Do you want to create a JRuby extension?

Previously you may have seen guides by Yoko Harada (yokolet) and James Coglan which suggest you use the Rake-Compiler to compile your code. However those recommendations were made before the polyglot maven compiler existed, which is now the recommended way to compile and jar your ruby code. You can now write your pom file in ruby (and get regular pom.xml emitted useful when working with a java ide such as netbeans). For a basic example see jruby-examples which demonstrates how to create a ruby class and ruby module in java. The article by James Coglan remains in interesting, as it shows how you should create a java extension of a gem with an existing MRI extension. The beauty of maven is that you can pull in jar dependencies from maven central including jruby-base.jar which is the recommended jruby dependency when compiling jruby extension (was jruby.jar but that may cause dependency conflicts).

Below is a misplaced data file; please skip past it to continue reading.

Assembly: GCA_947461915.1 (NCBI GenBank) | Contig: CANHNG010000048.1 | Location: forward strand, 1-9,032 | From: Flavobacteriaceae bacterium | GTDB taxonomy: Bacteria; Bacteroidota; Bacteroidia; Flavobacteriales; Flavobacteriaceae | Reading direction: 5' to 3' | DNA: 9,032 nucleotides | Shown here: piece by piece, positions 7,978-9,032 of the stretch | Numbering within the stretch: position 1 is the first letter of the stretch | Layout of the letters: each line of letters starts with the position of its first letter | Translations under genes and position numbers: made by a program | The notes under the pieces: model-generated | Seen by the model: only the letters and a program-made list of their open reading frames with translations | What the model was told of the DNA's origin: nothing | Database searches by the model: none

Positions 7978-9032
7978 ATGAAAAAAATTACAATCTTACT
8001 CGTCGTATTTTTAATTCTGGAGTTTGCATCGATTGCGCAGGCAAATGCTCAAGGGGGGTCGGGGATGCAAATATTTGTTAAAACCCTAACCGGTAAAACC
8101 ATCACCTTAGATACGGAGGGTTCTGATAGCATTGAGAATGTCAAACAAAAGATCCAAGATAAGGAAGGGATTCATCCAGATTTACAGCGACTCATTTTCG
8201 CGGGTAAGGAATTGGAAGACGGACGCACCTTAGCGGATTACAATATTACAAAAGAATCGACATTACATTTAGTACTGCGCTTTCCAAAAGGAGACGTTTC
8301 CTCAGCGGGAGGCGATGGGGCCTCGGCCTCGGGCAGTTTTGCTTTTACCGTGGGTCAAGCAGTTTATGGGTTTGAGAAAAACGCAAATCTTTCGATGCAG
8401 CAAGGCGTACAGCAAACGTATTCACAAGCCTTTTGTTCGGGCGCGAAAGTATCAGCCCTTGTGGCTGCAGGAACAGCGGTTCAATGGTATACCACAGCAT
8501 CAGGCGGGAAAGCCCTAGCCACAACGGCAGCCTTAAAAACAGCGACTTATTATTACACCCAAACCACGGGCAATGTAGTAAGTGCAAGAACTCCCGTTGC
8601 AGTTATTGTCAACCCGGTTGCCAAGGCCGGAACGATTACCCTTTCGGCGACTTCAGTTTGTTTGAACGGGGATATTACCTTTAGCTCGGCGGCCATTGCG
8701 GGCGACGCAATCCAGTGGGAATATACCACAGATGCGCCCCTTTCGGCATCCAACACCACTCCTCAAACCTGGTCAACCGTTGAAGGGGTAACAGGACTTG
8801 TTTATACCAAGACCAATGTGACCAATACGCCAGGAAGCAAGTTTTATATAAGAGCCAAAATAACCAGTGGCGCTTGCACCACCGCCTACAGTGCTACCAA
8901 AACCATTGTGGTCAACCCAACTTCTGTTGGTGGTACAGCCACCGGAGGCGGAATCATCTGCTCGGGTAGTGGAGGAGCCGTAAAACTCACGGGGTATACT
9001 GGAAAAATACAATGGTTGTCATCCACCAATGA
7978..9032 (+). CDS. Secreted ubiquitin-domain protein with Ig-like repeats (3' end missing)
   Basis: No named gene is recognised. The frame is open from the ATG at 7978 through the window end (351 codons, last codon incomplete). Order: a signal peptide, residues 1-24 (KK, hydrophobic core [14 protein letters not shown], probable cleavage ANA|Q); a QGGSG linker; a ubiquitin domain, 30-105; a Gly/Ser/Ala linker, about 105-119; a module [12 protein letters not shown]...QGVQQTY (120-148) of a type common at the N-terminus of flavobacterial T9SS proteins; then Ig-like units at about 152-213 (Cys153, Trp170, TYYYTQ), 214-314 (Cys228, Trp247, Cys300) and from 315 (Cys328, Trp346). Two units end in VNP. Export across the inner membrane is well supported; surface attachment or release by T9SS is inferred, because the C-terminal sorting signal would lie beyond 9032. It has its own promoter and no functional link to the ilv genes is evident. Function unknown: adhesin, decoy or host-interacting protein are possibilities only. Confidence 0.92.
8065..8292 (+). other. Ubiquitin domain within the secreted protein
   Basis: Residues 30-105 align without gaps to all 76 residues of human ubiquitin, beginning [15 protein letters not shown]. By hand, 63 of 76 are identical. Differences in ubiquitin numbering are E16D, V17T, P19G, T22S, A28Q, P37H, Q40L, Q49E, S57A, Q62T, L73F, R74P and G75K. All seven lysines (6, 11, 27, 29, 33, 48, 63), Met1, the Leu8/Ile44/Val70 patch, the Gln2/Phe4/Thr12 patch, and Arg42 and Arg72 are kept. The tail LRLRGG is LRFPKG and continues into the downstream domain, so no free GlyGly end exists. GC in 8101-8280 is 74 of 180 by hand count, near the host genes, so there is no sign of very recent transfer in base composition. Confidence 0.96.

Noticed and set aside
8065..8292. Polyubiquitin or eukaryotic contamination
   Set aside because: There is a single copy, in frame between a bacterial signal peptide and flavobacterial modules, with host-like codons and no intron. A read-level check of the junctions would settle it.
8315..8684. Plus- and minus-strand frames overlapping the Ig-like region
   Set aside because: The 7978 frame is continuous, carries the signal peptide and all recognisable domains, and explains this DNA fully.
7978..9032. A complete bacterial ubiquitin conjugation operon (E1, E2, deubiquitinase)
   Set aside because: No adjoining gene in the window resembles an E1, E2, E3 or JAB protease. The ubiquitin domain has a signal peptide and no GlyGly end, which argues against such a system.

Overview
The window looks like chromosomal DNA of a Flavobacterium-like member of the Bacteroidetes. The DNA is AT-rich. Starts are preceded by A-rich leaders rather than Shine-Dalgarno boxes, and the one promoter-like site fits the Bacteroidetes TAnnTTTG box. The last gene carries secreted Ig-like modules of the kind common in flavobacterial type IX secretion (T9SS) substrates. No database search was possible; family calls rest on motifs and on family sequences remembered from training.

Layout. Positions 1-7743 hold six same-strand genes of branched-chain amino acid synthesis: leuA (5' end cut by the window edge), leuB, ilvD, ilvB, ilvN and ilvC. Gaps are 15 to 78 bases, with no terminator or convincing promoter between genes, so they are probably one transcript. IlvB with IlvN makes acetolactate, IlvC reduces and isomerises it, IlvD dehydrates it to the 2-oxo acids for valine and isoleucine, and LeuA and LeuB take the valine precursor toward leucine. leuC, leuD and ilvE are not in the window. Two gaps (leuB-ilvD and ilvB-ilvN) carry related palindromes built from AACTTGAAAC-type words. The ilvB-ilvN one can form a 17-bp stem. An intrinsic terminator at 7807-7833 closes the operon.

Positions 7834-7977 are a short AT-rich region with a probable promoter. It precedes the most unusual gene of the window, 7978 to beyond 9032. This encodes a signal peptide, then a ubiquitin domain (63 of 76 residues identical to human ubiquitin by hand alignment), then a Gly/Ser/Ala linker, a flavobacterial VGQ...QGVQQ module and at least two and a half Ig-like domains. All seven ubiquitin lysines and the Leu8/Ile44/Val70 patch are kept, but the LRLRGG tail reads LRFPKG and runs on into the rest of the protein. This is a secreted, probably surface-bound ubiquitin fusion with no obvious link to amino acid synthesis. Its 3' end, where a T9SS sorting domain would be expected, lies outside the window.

For a JRubyArt example see the Vec3D class, you can use/abuse this class like any regular ruby class, it can be monkey-patched or refined like any other ruby class see a previous blog entry. Another interesting example is the MathTool module in particular the grid and mesh_grid methods, which demonstrates how to create a method that takes a ruby block (uses yield).

See also this jruby wiki entry.

Creating a maven wrapper

If you want to specify the a version of of maven used, or allow users to build your project without installing maven, you could add a maven wrapper, to do this run the following command in your project folder:-

mvn -N io.takari:maven:wrapper -Dmaven=3.8.3

Users are then able to build your project using the local maven wrapper command mvnw on unix based systems or mvnw.cmd on windows. In practice you will probably create a Rakefile at this stage, which will use the wrapper command to execute maven tasks in order. See for example Rakefile for JRubyArt.